Let us weigh the gain and the loss in choosing heads that God is. [… .] But there is here an infinity of an infinitely happy life to win, a chance of gain against a finite number of chances of loss, and what you stake is finite; that is decided. Wherever the infinite exists and there is not an infinity of chances of loss against that of gain, there is no room for hesitation, you must risk the whole. [… .]

Every gambler stakes a certainty to gain an uncertainty, and yet he stakes a finite certainty against a finite uncertainty without acting unreasonably. [… .] So that our argument is of infinite force, if we stake the finite in a game where there are equal chances of gain and loss, and the infinite is the winnings. This is demonstrable, and if men are capable of any truths, this is one.” Pensée no. 233

The intuition is that any positive chance at an infinite reward has infinite value, and so trumps any finite worldly pleasures here and now. 

Pascal’s wager triggered an ongoing avalanche of analysis of the logic of ‘expected utility.’ It gets complicated fast. Let me mention just a few issues for flavor. What if God exists, but punishes gamblers? What if a gambler has a high ‘discount rate’ (i.e., cares about the present, not the afterlife)? What if there are many Gods?

Howsoever that may be, Pascal is certain that he has got the gambler’s attention. A quandary—a psychological challenge—then naturally arises. If it would be prudent to believe in God, but there is no proof of God and one cannot simply decide to believe in God, then what is a non-believer to do?!

Pascal’s answer is to take steps to dupe oneself by going through the motions of religious practice: 

“I confess and admit it [that belief in God would be prudent]. Yet is there no means of seeing the hands at the game? — Yes, the Scripture and the rest, etc. — Well, but my hands are tied and my mouth is gagged: I am forced to wager and am not free, none can release me, but I am so made that I cannot believe. What then would you have me do? [… .]

Labor then to convince yourself, not by increase of the proofs of God, but by the diminution of your passions. You would fam arrive at faith, but know not the way; you would heal yourself of unbelief, and you ask remedies for it. Learn of those who have been bound as you are, but who now stake all that they possess; these are they who know the way you would follow, who are cured of a disease of which you would be cured. Follow the way by which they began, by making believe that they believed, taking the holy water, having masses said, etc. Thus you will naturally be brought to believe, and will lose your acuteness. — But that is just what I fear. — Why? what have you to lose?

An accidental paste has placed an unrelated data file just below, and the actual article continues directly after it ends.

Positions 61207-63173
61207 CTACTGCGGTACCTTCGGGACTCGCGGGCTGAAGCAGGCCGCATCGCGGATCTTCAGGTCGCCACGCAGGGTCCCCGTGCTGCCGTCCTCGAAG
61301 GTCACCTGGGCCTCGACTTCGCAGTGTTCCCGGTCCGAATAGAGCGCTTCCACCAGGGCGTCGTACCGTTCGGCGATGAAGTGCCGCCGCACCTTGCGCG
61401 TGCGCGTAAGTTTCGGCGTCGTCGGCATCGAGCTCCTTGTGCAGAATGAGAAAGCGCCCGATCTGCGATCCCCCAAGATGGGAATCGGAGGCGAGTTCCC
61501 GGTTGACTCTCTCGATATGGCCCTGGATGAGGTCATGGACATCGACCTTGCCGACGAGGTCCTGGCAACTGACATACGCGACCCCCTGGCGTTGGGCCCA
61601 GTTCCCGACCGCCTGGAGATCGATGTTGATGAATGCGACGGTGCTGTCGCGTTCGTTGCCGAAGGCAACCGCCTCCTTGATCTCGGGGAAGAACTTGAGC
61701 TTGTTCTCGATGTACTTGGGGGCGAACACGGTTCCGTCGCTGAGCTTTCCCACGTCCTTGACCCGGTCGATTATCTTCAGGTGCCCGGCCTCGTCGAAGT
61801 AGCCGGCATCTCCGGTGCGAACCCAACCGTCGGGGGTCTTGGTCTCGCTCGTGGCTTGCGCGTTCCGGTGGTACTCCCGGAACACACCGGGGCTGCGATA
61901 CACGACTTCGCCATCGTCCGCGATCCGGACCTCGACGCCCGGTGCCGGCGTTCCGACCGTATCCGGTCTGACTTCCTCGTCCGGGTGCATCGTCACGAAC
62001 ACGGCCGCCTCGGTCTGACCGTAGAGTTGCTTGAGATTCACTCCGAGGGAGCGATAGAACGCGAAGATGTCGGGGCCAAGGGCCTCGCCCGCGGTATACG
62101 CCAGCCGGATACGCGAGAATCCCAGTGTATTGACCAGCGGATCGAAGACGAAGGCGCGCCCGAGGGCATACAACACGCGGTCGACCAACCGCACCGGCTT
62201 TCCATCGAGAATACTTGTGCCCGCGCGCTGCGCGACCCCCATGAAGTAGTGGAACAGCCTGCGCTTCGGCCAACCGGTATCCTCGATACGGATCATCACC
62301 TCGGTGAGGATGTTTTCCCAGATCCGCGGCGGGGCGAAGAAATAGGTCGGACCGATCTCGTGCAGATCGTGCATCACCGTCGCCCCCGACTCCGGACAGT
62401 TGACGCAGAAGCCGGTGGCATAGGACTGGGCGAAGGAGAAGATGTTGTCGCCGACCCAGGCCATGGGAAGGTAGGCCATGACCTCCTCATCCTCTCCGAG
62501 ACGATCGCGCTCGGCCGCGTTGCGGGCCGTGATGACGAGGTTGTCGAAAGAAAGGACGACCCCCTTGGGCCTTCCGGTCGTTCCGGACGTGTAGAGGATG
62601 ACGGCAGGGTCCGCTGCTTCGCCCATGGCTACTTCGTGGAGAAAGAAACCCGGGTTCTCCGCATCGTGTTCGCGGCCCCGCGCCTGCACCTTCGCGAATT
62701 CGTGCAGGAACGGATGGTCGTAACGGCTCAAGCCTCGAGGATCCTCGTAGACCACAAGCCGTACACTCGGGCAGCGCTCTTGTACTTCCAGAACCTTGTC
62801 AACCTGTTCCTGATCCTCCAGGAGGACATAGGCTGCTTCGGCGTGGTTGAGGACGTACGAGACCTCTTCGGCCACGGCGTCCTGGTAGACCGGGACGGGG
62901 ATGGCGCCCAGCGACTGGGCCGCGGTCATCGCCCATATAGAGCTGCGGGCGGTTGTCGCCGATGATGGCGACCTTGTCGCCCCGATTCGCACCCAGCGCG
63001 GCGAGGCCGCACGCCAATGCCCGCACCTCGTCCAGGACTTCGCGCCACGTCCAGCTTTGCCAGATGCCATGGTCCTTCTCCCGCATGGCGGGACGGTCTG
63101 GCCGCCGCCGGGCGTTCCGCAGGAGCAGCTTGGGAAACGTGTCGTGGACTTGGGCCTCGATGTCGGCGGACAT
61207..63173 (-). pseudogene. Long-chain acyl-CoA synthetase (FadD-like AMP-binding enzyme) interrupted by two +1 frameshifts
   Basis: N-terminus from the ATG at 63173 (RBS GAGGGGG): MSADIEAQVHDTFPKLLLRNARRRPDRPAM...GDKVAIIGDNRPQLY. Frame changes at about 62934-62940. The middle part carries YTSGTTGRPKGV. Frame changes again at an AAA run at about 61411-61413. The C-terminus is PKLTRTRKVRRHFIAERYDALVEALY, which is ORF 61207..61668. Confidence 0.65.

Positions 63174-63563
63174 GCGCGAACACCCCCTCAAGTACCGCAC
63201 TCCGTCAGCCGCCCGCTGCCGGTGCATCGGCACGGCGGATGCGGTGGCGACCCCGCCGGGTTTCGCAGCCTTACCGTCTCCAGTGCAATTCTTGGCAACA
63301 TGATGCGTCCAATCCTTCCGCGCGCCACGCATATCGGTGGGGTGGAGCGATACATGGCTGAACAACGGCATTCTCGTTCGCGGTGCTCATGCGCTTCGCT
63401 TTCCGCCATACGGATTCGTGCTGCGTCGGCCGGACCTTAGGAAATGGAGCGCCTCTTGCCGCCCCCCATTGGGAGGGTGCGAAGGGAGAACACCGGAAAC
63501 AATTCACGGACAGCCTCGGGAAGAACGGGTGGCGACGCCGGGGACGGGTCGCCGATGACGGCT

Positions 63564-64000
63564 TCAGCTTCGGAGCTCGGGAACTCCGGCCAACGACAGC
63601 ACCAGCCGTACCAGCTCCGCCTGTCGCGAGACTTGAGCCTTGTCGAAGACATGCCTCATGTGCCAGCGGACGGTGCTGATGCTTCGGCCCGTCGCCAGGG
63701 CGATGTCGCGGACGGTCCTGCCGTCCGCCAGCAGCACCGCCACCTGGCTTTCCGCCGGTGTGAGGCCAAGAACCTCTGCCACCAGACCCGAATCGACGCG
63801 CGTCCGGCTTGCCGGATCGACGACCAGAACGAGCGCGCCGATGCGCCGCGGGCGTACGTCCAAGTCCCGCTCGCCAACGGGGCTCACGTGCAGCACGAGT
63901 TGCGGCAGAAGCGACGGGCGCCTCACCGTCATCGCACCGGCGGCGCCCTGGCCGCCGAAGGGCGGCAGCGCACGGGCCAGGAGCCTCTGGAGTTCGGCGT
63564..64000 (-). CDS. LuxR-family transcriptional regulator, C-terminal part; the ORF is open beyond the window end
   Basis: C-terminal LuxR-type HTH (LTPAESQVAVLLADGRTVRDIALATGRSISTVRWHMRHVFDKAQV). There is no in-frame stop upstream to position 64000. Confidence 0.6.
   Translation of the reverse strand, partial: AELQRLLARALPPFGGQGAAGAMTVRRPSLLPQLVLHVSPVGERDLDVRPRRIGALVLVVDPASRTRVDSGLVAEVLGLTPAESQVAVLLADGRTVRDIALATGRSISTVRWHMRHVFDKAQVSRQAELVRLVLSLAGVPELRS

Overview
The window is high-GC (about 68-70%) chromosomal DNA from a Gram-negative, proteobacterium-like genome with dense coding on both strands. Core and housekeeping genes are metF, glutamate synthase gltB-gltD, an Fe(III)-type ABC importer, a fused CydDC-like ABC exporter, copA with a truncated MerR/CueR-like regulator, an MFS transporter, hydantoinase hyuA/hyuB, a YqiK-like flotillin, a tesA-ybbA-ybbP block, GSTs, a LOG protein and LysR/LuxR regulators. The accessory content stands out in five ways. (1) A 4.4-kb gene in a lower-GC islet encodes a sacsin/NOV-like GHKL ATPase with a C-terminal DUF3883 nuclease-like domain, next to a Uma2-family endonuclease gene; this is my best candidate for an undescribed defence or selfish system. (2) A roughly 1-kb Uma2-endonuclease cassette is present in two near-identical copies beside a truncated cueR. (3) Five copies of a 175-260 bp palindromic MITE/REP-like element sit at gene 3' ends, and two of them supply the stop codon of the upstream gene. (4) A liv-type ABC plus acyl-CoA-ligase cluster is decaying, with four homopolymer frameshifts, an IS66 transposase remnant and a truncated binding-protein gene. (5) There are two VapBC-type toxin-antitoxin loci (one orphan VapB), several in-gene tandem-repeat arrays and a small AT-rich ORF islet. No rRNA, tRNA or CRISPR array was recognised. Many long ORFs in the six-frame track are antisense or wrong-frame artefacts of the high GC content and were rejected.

The last process of reason is to recognize that there is an infinity of things which transcend it; it is but weak if it does not go so far as to know that.Pensée no. 233

The psychological thesis is that faking it is transformative. Going through the motions will eventually (a) dull one’s critical faculties, (b) erase one’s awareness of faking it, and (c) induce faith. The rational, self-interested choice is to submit to tradition as a means to psychological transformation.

Pascal’s thoughts about politics (legitimacy of dynastic succession) and about religion (prudent make-believe to achieve faith)—his thoughts about hard choices in high stakes situations—unflinchingly demonstrate the limits of reason and strategically enlist rational choice and psychology to harness traditions. The Pensées are the dawn of the modern conservative mind.

 


John Alcorn is Principal Lecturer in Formal Organizations, Shelby Cullom Davis Endowment, Trinity College, Connecticut.  Scruples about principles of historical inquiry, and a stint teaching in Columbia’s ‘great books’ core curriculum led him to explore methodological individualism and the social sciences.  As in the Dry Bones song, a concatenation of authors—Jon Elster, Diego Gambetta, Thomas C. Schelling, Robert Sugden, David Friedman, and Michael Munger—eventually brought him to discover EconTalk and EconLog.  

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Four burning questions about the future of the $16.5B Novo-Catalent deal

To build or to buy? That’s a classic question for pharma boardrooms, and Novo Nordisk is going with both.
Beyond spending billions of dollars to expand…

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To build or to buy? That’s a classic question for pharma boardrooms, and Novo Nordisk is going with both.